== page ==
There is no farm on Flatbush Avenue,” said the man when I called for a cab. In a way, he was correct.
Flatbush Farm, an eatery and bar in Park Slope, is as much a farm as Disney Land is a cultural center. Sure, it has the organic produce and a couple of tools hanging over the bar. But a farm? No way. Not when the waitstaff is this city chic and the interior this quirky. The food is rustic, but farm grub it is not.
I knew the name was meant to be cheeky the moment I entered. The restaurant section of the property (there’s also a bar — or “bar(n)” — with a separate entrance) is ringed with black wainscoting. The floor is black, too, and quirky odds and ends that look as if they were culled from the home of an eccentric uncle are arranged artfully over the black bar.
And no farm girl ever looked like the soft-spoken, striking manager Melissa Kallsen, either. That is, unless long braids have been traded for bald heads (Melissa’s scalp is tattooed with a gorgeous, swirling morning-glory vine).
In July, owner Damon Gorton revamped the former Bistro Saint Marks, starting with the bar side. Once the kitchen was functioning, Gorton hired chef Eric Lind (formerly of Lutece, Osteria del Circo and Bayard’s), who created the dinner menu in September.
Lind set the tone for the cooking: hearty, informal fare that references Eastern Europe, Italy, the U.K. and even rural America. But last month, Lind moved on, leaving his sous chef, Stephen Browning (also of Bayard’s), to oversee the kitchen.
Browning has nixed a couple of his predecessor’s dishes and tweaked a few ingredients, but the spirit of the food — and cocktails (such as the “Mo’ Stomy,” a bracing mix of ginger juice, ginger ale, dark rum, mint and lime) — remains the same.
None of the fare is particularly light, which is fine for appetizers and entrees. But heavy desserts brought a thud to the end of my meal on my first visit (a layered crepe affair in particular tasted like it was iced with mud). My second dinner at Flatbush Farm though, included delightful finales.
The goat cheese panna cotta has evolved from an overly tart pudding badly matched with a crown of sour cranberries. Twice proved to be the charm for the dessert. Its acidity was mellowed and tender raspberries added the necessary sweetness. Rum and segments of orange cut the richness of a slice of pleasantly bitter chocolate terrine while pistachio nuts added a bit of crunch. A spicy, warm walnut cake was lightened with a scoop of tangy whipped creme fraiche.
There’s a dish on the “Start it” section of the menu that defines the casual-yet-sophisticated cuisine here. Take a bite of the lush, pan-fried chicken livers and your teeth pass through a crusty, well-salted exterior into a juicy, soufflé-like center. The saline quality is set off by halves of sweet, silky, slow-roasted onions. A bit of frisee in creamy mustard dressing pierces the liver’s richness.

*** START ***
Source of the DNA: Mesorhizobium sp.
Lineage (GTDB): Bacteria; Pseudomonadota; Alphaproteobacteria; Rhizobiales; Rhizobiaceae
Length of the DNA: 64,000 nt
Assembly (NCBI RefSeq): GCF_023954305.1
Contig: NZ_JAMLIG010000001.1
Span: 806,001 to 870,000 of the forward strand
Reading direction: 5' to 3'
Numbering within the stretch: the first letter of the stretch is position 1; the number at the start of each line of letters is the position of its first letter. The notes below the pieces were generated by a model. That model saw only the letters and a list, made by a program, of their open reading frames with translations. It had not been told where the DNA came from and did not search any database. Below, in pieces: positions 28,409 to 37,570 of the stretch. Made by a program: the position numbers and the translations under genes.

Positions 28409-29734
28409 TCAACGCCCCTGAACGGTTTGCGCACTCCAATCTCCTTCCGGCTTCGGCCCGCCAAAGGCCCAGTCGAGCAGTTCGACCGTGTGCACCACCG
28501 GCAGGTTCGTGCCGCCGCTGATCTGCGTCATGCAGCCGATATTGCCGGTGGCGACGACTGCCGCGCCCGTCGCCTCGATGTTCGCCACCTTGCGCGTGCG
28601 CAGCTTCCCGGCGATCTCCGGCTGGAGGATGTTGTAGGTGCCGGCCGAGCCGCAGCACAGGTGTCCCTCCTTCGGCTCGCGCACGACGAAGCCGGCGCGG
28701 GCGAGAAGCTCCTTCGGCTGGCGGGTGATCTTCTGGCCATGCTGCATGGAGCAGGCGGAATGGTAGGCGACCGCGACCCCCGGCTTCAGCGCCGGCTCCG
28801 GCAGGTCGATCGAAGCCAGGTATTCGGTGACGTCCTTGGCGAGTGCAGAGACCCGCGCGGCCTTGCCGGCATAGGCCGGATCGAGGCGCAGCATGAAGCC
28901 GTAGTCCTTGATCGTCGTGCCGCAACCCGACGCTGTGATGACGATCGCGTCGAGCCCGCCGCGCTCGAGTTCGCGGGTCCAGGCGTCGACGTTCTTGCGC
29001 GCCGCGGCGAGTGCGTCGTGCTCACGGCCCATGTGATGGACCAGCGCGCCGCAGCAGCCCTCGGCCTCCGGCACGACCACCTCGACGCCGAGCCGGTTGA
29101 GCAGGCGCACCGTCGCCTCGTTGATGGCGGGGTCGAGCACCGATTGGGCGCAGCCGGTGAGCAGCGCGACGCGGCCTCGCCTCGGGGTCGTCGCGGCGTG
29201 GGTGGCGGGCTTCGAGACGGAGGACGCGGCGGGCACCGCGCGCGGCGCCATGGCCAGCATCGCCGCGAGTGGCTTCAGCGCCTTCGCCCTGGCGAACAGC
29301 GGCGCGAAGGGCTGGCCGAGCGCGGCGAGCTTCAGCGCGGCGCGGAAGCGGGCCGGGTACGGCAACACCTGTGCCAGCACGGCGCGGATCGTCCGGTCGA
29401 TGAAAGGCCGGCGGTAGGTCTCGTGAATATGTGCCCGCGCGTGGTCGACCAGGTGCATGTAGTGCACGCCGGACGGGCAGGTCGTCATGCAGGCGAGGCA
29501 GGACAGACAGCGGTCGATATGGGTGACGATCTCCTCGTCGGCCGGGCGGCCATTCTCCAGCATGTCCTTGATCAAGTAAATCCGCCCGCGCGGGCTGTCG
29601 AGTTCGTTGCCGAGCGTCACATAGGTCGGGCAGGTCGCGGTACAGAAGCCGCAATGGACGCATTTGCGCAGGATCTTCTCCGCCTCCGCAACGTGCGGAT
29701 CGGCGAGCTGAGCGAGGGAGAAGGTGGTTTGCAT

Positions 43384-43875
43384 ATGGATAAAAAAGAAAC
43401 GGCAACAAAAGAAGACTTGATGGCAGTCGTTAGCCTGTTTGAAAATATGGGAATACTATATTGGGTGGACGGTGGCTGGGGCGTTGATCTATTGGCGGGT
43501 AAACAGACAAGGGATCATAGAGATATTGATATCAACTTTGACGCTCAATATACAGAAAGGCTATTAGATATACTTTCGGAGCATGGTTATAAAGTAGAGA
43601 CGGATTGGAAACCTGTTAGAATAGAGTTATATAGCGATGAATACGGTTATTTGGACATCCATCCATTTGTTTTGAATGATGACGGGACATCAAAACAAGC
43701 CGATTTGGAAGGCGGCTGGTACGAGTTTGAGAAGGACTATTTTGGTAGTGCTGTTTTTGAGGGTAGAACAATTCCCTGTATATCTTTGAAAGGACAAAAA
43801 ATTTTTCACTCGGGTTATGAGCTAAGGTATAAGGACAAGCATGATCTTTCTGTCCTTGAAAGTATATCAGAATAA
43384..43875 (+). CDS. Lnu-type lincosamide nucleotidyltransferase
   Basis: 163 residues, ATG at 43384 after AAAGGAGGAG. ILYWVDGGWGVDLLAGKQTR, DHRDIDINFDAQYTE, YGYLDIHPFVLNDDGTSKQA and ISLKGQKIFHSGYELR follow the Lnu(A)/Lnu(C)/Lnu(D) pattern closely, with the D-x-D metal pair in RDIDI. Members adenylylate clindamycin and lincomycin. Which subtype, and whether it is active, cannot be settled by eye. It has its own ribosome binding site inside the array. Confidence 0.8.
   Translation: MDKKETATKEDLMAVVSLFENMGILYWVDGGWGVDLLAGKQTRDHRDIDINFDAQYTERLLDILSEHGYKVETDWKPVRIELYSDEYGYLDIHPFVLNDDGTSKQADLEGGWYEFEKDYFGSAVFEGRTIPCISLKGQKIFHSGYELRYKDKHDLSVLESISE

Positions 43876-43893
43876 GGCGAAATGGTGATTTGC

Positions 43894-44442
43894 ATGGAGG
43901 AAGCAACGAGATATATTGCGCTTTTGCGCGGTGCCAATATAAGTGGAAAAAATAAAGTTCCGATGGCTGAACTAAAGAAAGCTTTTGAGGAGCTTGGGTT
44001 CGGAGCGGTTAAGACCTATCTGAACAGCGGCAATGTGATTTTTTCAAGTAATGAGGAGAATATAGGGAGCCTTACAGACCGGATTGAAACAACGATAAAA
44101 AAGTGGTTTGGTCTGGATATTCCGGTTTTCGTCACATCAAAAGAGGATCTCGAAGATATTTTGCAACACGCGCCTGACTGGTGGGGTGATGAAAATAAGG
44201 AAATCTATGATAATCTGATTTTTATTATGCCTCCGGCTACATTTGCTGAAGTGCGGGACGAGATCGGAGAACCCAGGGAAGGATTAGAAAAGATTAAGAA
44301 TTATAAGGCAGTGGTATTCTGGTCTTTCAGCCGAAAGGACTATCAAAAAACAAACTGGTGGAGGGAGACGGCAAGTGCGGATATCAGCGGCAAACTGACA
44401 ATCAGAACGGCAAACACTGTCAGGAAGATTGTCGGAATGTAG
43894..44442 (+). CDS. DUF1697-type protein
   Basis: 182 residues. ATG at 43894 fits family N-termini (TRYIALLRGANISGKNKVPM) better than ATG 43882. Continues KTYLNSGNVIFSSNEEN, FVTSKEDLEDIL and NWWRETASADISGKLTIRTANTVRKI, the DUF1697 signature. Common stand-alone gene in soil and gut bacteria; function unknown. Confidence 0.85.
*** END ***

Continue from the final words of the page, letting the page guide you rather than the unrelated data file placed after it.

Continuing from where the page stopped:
Slices of warm braised tuna belly were paired with tart pickled onions, arugula and slow-cooked navy beans in a sprightly dressing. The slight acidity of the sides added just enough oomph to the mild, beefy taste of the fish.
Slow roasting deepened the flavor of a rich butternut squash soup. Small chunks of the vegetable, its edges caramelized and its interior buttery, added textural interest.
I’d skip the limp spaetzle with mushrooms in a blah broth, for a couple of the sublimely fresh raw oysters. They’re served icy cold and perfect as is, but a bit of cocktail sauce with just a hint of horseradish didn’t hurt.
After tasting the pappardelle with stringy, flavorless wild hare ragout, I surmised that pasta isn’t the chef’s forte. He has a way with poultry, though, such as his “duck choucroute.” A large leg of the house-smoked game sits over tart sauerkraut that serves as a foil for the lush, fall-off-the-bone meat. Slices of moist breast with a brittle cloak of skin possess the same deep, dark-meat intensity as the leg.
As succulent as the bird is, it’s nearly upstaged by chunks of potato sauteed, then deep-fried, in duck fat. You’ll need several miles on the treadmill after downing this one, but it’s worth every artery-clogging bite.
Half a chicken cooked in a cast-iron skillet is crisp-skinned and moist. Creamy grits that accompany the bird needed salt, but spicy collard greens go a long way to brighten the dish.
I have two small complaints about Flatbush Farm: On a Sunday evening when the restaurant was busy, the wait between the appetizers and the entrees dragged. I assume that will be resolved as Browning settles into the kitchen.
And there are the glasses. I don’t care how “down home” a restaurant is, wine gets demoted a notch when it’s poured into a tumbler. (You can ask for an appropriate glass if you don’t find this serving style charming.)
When the cab driver noticed the huge red florescent Flatbush Farm sign he snickered. “A farm?” he said. “Right,” I replied. “And we’re a couple of ranch hands.”
Flatbush Farm (76–78 St. Marks Ave. at Flatbush Avenue in Park Slope) accepts MasterCard and Visa. Entrees: $14–$20. The restaurant serves dinner daily. Brunch is available on weekends from 10:30 am to 3 pm. Subway: 2 to Bergen Street. For more information, call (718) 622-3276 or visit www.flatbushfarm.com.